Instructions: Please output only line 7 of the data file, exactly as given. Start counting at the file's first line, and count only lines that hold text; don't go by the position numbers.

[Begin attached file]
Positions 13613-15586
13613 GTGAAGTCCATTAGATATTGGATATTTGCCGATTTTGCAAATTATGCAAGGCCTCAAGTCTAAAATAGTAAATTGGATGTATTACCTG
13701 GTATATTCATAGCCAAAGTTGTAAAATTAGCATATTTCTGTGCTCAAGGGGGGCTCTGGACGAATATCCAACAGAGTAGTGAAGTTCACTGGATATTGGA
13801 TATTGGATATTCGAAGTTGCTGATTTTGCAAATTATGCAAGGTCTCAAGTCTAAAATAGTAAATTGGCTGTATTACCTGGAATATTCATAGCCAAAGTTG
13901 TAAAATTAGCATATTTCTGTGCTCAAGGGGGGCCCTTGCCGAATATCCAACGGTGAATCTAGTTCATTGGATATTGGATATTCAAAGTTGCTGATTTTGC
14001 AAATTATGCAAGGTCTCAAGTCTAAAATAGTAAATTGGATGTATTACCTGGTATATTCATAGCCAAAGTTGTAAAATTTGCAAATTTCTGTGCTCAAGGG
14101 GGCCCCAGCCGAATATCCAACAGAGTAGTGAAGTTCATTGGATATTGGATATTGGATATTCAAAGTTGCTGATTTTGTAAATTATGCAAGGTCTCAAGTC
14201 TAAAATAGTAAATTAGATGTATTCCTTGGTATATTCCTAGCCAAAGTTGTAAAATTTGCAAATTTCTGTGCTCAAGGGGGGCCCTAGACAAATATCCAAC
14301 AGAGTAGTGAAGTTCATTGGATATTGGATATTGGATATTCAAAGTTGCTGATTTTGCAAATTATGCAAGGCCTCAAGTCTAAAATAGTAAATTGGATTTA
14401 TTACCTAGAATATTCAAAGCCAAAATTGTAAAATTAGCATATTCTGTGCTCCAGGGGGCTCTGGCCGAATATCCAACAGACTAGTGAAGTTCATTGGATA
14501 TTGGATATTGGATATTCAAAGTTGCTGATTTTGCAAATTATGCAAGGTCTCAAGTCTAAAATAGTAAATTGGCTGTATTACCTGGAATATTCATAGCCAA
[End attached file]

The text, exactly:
14101 GGCCCCAGCCGAATATCCAACAGAGTAGTGAAGTTCATTGGATATTGGATATTGGATATTCAAAGTTGCTGATTTTGTAAATTATGCAAGGTCTCAAGTC